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A melanocytic nevus, or mole, is a benign, or non-cancerous, growth made up of cells known as melanocytes. Melanocytes make a pigment called melanin, which gives the skin its color, and a mole is formed when these cells cluster together. A melanocytic nevus may be present at birth or appear later in life. Melanocytic nevi tend to occur to a greater extent in certain families, in people with fair skin, and in those who have spent more time in the sun. Occasionally, a melanocytic nevus may undergo changes which lead to the formation of a cancerous growth called a melanoma.
Melanocytic nevi do not only occur in humans but in all mammals. Those which are present at birth are known as congenital melanocytic nevi, and can be larger than moles acquired later in life, with giant versions of more than 1.2 inches (around 3 cm) occurring. Melanocytes do not normally cluster together, so, while they are common, melanocytic nevi are technically abnormal collections of pigment cells. Melanocytic nevi are gradually acquired throughout life, reaching a peak in middle age, before slowly declining in old age. The decrease in formation of new moles after middle age is combined with an increased tendency for existing moles to disappear, so that, generally, older people tend to have fewer moles.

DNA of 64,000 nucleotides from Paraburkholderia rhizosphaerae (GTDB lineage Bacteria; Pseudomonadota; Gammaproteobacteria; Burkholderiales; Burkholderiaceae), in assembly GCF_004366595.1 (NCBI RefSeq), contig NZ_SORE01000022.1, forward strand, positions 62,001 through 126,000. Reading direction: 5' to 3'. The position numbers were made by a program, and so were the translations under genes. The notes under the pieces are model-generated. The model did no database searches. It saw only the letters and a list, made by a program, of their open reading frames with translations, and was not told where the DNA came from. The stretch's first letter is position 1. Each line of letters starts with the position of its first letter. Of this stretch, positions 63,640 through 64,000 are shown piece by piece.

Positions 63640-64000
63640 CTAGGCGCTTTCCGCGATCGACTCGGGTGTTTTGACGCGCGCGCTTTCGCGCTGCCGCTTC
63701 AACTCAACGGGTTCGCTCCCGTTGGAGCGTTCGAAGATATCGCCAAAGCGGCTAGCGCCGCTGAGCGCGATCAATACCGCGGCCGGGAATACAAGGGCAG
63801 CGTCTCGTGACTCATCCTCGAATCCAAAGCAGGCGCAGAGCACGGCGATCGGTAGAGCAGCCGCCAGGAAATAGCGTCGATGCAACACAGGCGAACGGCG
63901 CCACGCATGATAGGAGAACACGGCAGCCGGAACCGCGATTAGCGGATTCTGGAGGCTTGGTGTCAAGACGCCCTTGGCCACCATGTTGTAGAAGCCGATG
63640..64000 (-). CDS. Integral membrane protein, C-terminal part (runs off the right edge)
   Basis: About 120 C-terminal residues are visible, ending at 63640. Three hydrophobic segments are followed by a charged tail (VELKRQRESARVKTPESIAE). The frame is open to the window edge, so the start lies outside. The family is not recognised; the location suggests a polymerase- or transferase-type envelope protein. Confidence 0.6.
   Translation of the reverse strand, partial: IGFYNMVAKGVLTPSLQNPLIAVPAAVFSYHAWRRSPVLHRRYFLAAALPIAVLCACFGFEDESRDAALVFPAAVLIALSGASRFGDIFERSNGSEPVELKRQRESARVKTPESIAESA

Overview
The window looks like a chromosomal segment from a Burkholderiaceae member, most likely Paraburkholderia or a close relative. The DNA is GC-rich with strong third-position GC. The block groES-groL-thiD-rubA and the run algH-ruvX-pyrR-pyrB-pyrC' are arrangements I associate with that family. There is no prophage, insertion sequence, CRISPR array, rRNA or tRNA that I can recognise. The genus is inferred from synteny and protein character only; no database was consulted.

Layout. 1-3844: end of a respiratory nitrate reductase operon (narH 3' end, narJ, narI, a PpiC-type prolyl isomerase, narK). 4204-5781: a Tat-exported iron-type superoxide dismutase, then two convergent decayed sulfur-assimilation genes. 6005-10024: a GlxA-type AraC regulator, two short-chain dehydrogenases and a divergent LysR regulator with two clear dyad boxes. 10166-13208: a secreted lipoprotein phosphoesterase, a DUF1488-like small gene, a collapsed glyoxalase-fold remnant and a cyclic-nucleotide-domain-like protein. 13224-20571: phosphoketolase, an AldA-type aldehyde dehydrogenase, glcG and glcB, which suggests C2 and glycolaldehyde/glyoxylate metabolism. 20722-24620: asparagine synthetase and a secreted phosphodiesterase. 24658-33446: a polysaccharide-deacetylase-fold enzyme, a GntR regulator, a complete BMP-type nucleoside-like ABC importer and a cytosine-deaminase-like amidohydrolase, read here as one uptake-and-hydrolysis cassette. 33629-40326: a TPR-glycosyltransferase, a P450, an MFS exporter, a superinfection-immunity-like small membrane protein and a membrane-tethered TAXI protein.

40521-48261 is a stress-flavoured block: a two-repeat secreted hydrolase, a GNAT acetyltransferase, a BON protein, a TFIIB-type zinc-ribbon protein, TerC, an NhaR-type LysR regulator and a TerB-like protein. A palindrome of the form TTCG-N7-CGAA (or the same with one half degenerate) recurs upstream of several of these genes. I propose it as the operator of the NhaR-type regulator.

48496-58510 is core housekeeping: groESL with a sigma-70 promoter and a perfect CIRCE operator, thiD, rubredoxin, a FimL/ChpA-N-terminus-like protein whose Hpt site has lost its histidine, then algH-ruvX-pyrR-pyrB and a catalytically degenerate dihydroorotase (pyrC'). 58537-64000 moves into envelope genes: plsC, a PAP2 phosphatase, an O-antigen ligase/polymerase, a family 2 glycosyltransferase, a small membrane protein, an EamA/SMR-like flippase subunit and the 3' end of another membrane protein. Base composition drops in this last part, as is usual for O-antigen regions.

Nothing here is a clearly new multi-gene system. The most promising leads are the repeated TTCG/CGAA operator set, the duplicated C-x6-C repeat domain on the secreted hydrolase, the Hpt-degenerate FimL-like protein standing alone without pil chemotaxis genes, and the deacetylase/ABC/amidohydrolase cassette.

Although melanocytic nevi are examples of what are called benign neoplasms, or non-cancerous growths, they have the potential to become malignant, or cancerous. A congenital melanocytic nevus carries a higher risk of melanoma development. Prevention may be carried out by protecting the skin from the sun and by closely observing existing moles for signs of suspicious changes such as itching, bleeding or alterations in shape, color or size.
Any mole containing suspicious nevus cells may be removed and examined under a microscope to check for cancer. For people who have a large number of melanocytic nevi, a topographic chart, or mole map, may be created. This map represents the whole body and records the location and characteristics of each melanocytic nevus.
A melanocytic nevus is usually left untreated, but plastic surgery may be used to remove it if it appears unsightly, catches on clothes leading to irritation, or shows suspicious signs indicating a possible melanoma. Where it is known that a mole is not cancerous, it is sometimes possible to shave it off. Larger moles, or those which may be malignant, are usually removed completely by cutting, and the wound is then stitched closed. Once removed, a melanocytic nevus can be passed on to a pathology department, where it may be examined to determine whether cancer is present.